On Oct. 1, the cryptocurrency market experienced a 9.5% pump that drove Bitcoin (BTC) and Ether (ETH) to their highest levels in 12 days. A variety of reasons have been attributed to the price move, including the U.S. consumer price index, exchanges’ diminishing supply, and a “cup and handle” bullish continuation chart formation.
Traders are not likely to find an explanation for the sudden move, apart from investors regaining confidence after the Sept. 19 drop was attributed to contagion fears from China-based property developer Evergrande.
The Ethereum network has been facing some criticism due to the $20 or higher transaction costs caused by the nonfungible token (NFT) sales and decentralized finance (DeFi) activity. Cross-chain bridges connecting Ethereum to proof-of-stake (PoS) networks have been partially solving this issue, and Friday’s Umbrella network oracle service launch shows just how fast interoperability is advancing.
It is also worth noting that China’s announced even stricter rules last week had a positive impact on the volumes seen at Decentralized exchanges (DEX). Centralized crypto exchanges, including Huobi and Binance, announced service suspension for Chinese residents, and a significant outflow of coins followed this. At the same time, this increased movement on Uniswap and the decentralized derivatives exchange dYdX.
Even with all this volatility, there are still reasons for investors’ year-end bullishness on Ether. At the same time, the limitations imposed by Ethereum layer-1 scaling also caused some of its competitors to present significant gains over the past couple of months.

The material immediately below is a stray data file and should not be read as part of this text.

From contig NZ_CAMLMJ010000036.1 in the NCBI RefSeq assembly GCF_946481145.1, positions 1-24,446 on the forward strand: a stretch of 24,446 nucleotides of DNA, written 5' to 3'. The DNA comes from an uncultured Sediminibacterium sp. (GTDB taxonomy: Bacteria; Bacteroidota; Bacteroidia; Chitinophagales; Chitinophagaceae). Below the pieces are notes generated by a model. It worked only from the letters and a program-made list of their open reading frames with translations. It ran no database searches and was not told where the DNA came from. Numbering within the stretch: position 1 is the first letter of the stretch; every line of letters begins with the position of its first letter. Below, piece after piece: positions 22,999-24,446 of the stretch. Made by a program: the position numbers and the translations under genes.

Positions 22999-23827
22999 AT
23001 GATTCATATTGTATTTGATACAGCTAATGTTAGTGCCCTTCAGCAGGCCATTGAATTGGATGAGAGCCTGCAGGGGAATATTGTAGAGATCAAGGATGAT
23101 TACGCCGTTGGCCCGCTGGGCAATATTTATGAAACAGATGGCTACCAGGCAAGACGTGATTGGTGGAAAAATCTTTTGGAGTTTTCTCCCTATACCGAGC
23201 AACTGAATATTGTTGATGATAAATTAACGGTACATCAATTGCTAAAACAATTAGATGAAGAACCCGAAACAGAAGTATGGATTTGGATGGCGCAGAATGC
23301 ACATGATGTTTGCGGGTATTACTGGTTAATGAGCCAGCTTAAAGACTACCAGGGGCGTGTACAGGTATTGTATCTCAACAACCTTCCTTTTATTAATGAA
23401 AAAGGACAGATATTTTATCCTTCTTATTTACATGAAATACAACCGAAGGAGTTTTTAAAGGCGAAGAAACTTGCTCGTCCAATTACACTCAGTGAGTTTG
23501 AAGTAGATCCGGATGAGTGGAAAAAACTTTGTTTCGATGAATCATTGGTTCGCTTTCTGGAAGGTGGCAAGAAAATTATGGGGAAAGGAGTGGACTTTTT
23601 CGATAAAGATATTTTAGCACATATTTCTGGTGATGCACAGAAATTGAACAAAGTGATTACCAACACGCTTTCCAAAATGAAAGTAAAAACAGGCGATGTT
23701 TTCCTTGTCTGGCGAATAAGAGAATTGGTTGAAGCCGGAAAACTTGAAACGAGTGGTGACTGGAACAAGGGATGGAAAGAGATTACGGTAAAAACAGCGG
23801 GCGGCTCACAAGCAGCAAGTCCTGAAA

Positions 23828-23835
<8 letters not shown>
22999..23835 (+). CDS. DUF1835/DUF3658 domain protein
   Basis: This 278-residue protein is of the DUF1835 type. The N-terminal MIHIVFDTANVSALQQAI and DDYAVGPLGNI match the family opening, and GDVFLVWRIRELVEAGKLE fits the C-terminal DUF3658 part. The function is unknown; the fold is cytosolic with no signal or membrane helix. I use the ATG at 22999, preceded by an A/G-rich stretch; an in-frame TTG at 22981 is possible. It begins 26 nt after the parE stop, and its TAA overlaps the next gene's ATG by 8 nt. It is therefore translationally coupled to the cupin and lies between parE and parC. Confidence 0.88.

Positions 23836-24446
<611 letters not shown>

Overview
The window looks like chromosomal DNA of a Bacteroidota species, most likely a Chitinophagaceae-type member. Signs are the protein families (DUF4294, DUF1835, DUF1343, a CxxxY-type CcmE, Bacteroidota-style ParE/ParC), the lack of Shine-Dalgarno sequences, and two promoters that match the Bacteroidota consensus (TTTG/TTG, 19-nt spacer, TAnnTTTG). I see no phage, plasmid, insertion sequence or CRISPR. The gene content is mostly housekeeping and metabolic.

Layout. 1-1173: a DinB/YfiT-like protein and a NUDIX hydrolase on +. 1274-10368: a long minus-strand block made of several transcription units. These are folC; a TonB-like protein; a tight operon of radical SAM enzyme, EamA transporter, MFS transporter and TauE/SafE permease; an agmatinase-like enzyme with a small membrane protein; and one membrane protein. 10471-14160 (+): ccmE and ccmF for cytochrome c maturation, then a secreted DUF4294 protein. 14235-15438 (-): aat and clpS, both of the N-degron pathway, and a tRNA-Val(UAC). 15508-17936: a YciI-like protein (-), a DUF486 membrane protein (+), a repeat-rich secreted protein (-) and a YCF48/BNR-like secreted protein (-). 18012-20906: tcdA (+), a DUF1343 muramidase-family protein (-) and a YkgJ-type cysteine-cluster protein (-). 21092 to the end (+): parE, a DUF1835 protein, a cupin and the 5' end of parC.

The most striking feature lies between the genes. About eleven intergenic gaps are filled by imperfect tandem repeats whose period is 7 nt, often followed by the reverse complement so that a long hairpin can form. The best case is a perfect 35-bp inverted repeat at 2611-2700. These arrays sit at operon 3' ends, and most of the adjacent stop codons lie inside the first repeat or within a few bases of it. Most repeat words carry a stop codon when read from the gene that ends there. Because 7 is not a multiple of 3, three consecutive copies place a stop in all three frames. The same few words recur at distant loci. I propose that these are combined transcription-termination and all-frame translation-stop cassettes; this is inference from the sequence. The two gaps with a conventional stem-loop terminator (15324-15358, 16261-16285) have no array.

Notice how Ether’s 58% positive performance in three months has been significantly below those emerging Proof-of-Stake (PoS) solutions offering smart contract capabilities and interoperability.
For bullish traders who think Ether price will break to the upside but are unwilling to face the liquidation risks imposed by futures contracts, the “long condor with call options” strategy might yield more optimal results.
Let’s take a closer look at the strategy.
Options are a safer bet for avoiding liquidations
Options markets provide more flexibility to develop custom strategies and there are two instruments available. The call option gives the buyer upside price protection, and the protective put option does the opposite. Traders can also sell the derivatives to create unlimited negative exposure, which is similar to a futures contract.
This long condor strategy has been set for the Dec. 31 expiry and uses a slightly bullish range. The same basic structure can also be applied for other periods or price ranges, although the contract quantities might need some adjustment.
Ether was trading at $3,300 when the pricing took place, but a similar result can be achieved starting from any price level.
The first trade requires buying 0.50 contracts of the $3,200 call options to create positive exposure above this price level. Then, to limit gains above $3,840, the trader needs to sell 0.42 ETH call option contracts. To further limit gains above $5,000, another 0.70 call option contracts should be sold.
To complete the strategy, the trader needs upside protection above $5,500 by buying 0.64 call option contracts if Ether price skyrockets.
The 1.65 to 1 risk-reward ratio is moderately bullish
The strategy might sound complicated to execute, but the margin required is only 0.0314 ETH, which is also the max loss. The potential net profit happens if Ether trades between $3,420 (up 3.6%) and $5,390 (up 63.3%).
Traders should remember that it is also possible to close the position ahead of the Dec. 31 expiry if there’s enough liquidity. The max net gain occurs between $3,840 and $5,000 at 0.0513 ETH, which is 65% higher than the potential loss.
With over 90 days until the expiry date, this strategy gives the holder peace of mind because there is no liquidation risk like futures trading.
The views and opinions expressed here are solely those of the author and do not necessarily reflect the views of Cointelegraph. Every investment and trading move involves risk. You should conduct your own research when making a decision.